Why do we always root for the underdog? Why does success mean selling out?

I still remember the first time I saw the film Rocky, the iconic story of a barely coherent Rocky Balboa, a working-class boxer overcoming all the odds to stand victorious. Damn, as a kid I near burnt that VHS out. His opponent was heavyweight champion Apollo Creed; Apollo had it all, the money, the house, the women, the glamour, a huge success by all accounts. So why was it, sitting watching the film as a teenager with friends, we hated him? We did not know why, but we hated him! As the film reached its climax, Rocky delivering his final flurry of uppercuts, we were in that ring with him, leaping around the room air-punching in fervoured excitement. “Come on Rocky, you can do it!”

  Go for the ribs, don’t let that bastard breathe Mickey Goldmill [Rocky’s trainer]

There has always been champions and underdogs. It’s no different in the bike industry; there’s a given respect for the guy who welds up steel frames in a small workshop, sweating in the confined space listening to AC-DC, open beer on the workbench, final-demand bills clipped to the notice board. A good man, doing it for the love, the heart of bike building, the people’s champion! Small brands gain almost cult like status, producing small runs of bespoke frames and speaking directly to their customers on FaceBook. They all hope one day to make it, to become successful, to take on more staff and to see their bikes all over the world; but as soon as they become successful and gain bigger resources, well, we just don’t like them anymore. “What’s that? A [insert big brand here], Nah, it’s not for me? They are just too mainstream.”

We can’t help it though, it’s human nature, and it has been proven on many occasions. One scientific study found, when presented with two fictitious teams playing each other in a series, 88% of the test panel chose to support the one described as the underdog. Funnily enough when presented with new evidence that the favourite had lost the first three games, over half of that 88% switched their allegiance. Humans are fickle, it’s the struggle that fascinates us. There is something about the underdog identity that see us think they ‘deserve’ to win against the odds. One study even showed that when students were shown simple circles placed on an incline they “prefered and sympathized more with them”, over the arrogant non-struggling circles on the flat. How crazy is that!

  While winning is valued, cross-cutting values often create sentiments for the underdog, that is, the desire for the underdog to overcome the inferior status and upset the favored opponent. [The Underdog Concept In Sport]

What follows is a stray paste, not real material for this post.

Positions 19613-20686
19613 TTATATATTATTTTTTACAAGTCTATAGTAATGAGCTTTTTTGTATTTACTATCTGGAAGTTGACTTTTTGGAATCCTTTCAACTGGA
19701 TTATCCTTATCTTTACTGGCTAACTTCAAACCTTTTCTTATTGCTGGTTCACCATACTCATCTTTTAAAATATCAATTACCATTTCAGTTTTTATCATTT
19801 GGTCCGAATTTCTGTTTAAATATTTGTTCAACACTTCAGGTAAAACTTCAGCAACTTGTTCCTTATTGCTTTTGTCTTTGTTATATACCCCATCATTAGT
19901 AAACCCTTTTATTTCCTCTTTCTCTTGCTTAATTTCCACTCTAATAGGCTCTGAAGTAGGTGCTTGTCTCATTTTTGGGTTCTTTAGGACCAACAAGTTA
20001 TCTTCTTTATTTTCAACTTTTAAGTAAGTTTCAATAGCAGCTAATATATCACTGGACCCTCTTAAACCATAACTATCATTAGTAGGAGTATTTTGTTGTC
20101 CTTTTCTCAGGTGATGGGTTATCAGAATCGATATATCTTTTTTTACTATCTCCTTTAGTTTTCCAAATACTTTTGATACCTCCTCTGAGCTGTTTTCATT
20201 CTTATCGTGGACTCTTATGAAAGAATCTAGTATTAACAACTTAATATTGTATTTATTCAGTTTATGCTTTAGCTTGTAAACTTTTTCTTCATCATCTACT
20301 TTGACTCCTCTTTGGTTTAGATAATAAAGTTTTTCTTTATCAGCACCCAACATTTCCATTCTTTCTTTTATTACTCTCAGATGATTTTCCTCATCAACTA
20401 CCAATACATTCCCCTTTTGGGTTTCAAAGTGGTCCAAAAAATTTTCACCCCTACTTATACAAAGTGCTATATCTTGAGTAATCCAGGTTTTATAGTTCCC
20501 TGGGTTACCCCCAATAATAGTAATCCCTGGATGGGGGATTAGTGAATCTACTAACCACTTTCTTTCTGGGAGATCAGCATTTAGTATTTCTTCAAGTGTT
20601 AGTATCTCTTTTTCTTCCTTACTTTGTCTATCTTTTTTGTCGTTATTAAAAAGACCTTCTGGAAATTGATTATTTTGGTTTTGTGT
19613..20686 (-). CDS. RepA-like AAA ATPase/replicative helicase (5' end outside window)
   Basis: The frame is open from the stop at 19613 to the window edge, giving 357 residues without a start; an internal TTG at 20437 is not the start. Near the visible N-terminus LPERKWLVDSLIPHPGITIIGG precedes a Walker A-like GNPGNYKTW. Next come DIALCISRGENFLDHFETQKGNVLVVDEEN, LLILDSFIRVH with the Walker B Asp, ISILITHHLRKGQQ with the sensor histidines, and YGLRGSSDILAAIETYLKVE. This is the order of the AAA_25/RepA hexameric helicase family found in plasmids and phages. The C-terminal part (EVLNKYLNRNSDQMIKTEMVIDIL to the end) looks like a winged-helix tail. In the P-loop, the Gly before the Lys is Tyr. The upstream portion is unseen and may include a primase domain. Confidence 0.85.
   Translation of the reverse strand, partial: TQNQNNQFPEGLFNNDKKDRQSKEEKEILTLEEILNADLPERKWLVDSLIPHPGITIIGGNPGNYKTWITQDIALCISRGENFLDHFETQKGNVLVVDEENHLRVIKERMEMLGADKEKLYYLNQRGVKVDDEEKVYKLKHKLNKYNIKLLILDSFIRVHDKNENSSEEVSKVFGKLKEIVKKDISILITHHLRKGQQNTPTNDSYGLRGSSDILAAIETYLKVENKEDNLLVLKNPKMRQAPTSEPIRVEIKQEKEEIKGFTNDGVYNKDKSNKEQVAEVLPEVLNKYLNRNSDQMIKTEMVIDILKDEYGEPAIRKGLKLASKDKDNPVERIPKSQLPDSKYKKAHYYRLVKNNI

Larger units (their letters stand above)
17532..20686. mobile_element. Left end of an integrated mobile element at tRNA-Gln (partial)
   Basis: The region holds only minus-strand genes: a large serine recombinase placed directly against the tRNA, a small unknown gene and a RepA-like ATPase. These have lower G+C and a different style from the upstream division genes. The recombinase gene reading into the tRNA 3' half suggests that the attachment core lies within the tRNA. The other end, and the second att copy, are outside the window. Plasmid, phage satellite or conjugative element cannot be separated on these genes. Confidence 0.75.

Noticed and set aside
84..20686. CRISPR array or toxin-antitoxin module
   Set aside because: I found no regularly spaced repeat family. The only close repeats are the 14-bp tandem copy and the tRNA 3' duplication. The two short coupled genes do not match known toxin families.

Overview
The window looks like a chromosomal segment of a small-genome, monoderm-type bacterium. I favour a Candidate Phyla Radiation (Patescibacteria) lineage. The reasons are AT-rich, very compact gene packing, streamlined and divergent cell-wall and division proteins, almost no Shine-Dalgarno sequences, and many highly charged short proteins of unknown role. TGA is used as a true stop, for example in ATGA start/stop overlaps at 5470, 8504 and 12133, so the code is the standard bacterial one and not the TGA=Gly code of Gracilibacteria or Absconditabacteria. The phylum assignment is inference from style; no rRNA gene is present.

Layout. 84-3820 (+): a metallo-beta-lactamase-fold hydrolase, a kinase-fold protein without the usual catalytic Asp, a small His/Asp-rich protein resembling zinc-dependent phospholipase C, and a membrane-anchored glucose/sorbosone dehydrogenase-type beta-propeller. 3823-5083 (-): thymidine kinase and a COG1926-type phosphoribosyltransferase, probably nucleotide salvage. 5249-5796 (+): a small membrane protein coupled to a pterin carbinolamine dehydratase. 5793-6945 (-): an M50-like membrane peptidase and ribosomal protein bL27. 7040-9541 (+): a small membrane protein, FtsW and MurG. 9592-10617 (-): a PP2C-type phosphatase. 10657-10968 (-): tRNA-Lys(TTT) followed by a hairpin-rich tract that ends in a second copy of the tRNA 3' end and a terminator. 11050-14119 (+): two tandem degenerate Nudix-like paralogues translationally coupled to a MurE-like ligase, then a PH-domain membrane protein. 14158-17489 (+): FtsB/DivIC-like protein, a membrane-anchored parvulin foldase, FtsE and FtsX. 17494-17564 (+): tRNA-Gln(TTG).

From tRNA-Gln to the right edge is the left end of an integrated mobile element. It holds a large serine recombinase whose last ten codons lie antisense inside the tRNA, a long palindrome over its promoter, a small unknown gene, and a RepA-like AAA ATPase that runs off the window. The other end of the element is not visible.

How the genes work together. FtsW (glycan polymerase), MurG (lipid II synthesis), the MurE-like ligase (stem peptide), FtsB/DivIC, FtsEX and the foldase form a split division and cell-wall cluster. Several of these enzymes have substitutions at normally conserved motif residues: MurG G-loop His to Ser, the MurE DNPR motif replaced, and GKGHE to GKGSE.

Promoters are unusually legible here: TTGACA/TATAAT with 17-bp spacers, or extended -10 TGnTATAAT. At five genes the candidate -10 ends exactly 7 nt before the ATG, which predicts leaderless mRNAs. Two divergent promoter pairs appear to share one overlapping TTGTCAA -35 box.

Of course there are benefits for a brand being small, such a brand can be reactive to market trends and new developments. Being small means a brand can have a very close relationship with its potential and existing customers. If a brand only produces one bike model it can make sweeping changes year on year. The industry giants simply cannot do that, new designs take years to prepare to roll out in sufficient volume. If a brand has a portfolio filled with hundreds of bike models, they cannot simply change one dramatically to meet new trends, each model needs to be in balance with the rest of the lineup, harmony, restraint, no gambling. However, the biggest players have far greater resources at their disposal, able to drive pricing and develop cutting edge designs. In the end we need both, we need the champions to satisfy global demand, push awareness and encourage new riders into the sport, and we need the maverick underdogs, the gamblers, reactive enough to keep the giants on their toes.

Where do all these preconceptions come from? If forums are to be believed, propaganda tells us that big brands pluck their designs from a soulless computer algorithm, intent on serving up vanilla bikes. Of course, in some cases this can be true, some brands have become so successful that they have lost touch with the sweat and dirt, now measuring success only in money and sales targets. But the fat-cats are still in the minority, in most cases, when you meet the guys from the design teams of the big players face to face, you find passionate riders who race at the weekends, head out on lunch time rides and wear five-tens under their desks. It’s something we see on our channels too, if we favour a bike from one of the super companies over a smaller – dare we say it cooler – brand, we get a social media hammering. Looking at some of the comments on our FaceBook feeds you would think we spend our working days suckling from the teats of the industry giants, kicking back, feet up on our marble desks while we sign for sacks full of cash bribes delivered by UPS. In the real world, we’re just like you, we just want to ride the best bikes on the best trails.

  Every champion was once a contender who refused to give up. [Rocky Balboa]

Don’t get us wrong, we love an underdog too, but it’s easy to forget that the superbrands grew to size they are for just one reason, they make really great bikes. With huge resources and some of the best designers in the business they continue to be the bikes to beat in most tests. To be a champion you have to work, and success is always hard earned, but with great success you become the Creed to the Balboa. We all love to hate the man, but it’s OK, it’s just human nature.

This article is from ENDURO issue #033

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Words: Trevor Worsey Illustration: Julian Lemme

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